908 Nicanor Reyes St., Sampaloc, Manila
Type of Cuisine: Filipino
Average cost per person: PhP 100 to PhP 300 (with the more expensive dishes good for 2-3 persons)
Overall rating: 3/5
I've been meaning to eat at Senya Kitchen ever since that time one of its waiters wouldn't let me pass through without taking a flyer. It was actually that persistent advertising that made me turn to look. The area wasn't exactly where you'd want to be skipping around. Everyone was always on a rush and you tend to just get swept by the flood of people. I've been passing through the area since I moved here in Sampaloc, Manila, in mid-2011. At the same time, Senya Kitchen had just opened.
One of the good things about the restaurant is its home kitchen feel. The decorations of shrubs pouring from the walls and the actual kitchen from behind the counter mimic what one would see in an actual house. There were bamboo plants for added aesthetics. The condiments area and the restrooms maintain the appeal: not too high class and certainly very familiar.
The menu changes every so often, showcasing the specialty of the day, reminiscent of those diners in chick lit movies like 50 First Dates. There is a huge board plastered right next to the counter that displays the entire menu. Once you enter the place, it's about the first thing you'll immediately notice. The food was exactly what you'd find in your own kitchen and that's not really appealing to everyone, especially people like me who find themselves stuck with similar dishes for every week. We all tend to get bored with our own cuisine because we're never eating anything that isn't Filipino. It’s the most accessible food if you’re a student far from mom and dad. However, if you don't get to cook as much as you'd want to, or if you've got a wider range of meals to choose from in your own fridge, which is barely Filipino, Senya Kitchen offers the nostalgic atmosphere you've been missing. It’s just like your mom’s cooking, more or less. The affordability is an added bonus. Ideal for people like me who live far from their hometown.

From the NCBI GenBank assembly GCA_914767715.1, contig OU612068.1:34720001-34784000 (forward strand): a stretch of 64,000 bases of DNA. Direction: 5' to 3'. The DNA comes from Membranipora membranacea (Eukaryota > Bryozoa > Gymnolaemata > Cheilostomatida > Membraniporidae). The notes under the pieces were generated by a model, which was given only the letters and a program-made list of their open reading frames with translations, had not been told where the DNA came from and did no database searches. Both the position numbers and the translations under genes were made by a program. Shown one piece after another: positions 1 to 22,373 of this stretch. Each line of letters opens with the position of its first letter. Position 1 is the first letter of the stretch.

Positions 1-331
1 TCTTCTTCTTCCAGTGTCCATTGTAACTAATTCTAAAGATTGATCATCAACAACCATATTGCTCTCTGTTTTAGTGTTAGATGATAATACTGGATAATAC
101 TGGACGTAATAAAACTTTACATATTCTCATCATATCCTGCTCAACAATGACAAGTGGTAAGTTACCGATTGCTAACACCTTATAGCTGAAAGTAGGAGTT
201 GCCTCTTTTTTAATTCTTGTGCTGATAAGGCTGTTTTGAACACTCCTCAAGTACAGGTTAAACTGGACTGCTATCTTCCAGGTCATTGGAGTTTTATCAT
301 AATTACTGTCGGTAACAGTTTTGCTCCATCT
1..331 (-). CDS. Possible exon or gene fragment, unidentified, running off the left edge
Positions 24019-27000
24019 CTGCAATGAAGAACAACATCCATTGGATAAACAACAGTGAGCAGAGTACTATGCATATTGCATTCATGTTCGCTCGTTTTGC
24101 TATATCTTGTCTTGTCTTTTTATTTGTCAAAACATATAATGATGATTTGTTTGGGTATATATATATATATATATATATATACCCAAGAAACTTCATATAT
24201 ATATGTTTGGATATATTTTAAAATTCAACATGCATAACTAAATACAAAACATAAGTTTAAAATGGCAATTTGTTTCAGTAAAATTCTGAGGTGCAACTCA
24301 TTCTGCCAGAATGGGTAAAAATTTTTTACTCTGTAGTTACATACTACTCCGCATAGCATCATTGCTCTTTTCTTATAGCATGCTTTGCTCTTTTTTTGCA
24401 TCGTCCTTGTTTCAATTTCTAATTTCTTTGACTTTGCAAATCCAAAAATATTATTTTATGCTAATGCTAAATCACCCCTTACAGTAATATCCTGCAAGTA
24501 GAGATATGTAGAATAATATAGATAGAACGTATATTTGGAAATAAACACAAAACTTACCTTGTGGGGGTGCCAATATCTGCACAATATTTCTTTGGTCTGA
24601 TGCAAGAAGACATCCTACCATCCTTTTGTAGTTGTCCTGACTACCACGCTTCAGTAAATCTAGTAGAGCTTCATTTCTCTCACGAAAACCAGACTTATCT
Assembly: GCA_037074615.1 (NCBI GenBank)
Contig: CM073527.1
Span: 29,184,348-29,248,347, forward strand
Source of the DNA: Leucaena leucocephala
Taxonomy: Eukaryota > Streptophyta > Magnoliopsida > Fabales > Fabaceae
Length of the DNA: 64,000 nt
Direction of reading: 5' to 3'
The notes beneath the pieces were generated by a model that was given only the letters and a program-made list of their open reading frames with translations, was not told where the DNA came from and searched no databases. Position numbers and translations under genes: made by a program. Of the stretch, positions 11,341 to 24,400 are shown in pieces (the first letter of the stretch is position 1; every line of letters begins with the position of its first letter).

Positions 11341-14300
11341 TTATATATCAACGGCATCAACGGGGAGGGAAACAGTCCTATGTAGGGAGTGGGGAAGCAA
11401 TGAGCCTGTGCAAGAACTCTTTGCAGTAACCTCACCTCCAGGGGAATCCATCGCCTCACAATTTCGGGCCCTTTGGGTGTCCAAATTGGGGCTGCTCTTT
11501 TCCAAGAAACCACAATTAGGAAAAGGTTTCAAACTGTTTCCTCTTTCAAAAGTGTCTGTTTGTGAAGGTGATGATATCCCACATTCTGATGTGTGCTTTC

A bit of a warning, though: lunch time can get hectic with long lines courtesy of hungry students from nearby universities. Senya Kitchen is, after all, within the university belt.
I’m a big seafood fan, so I was excited to try out their version of sweet and sour fish. I wasn’t exactly sure what the fish was, but my food buddy is persistent about it being salmon. Personally, I thought it was trevally (locally, talakitok). Whatever it was, it was very delicious. The carrot julienne and the chili peppers were great for the sauce. There was nothing creative here but the meal was pretty satisfying.
Sinigang na Baboy (PhP 65.00)
When you think of home-cooked meals, Sinigang na Baboy immediately comes to mind. I love sinigang that is either spicy or sour, even both, at a level higher than normal. The vegetables were satisfying but the pork was a little too hard to cut for my taste. I did love the ribs floating in my soup. That was probably the highlight of my meal. Sinigang is always a great comfort food, no doubt about that.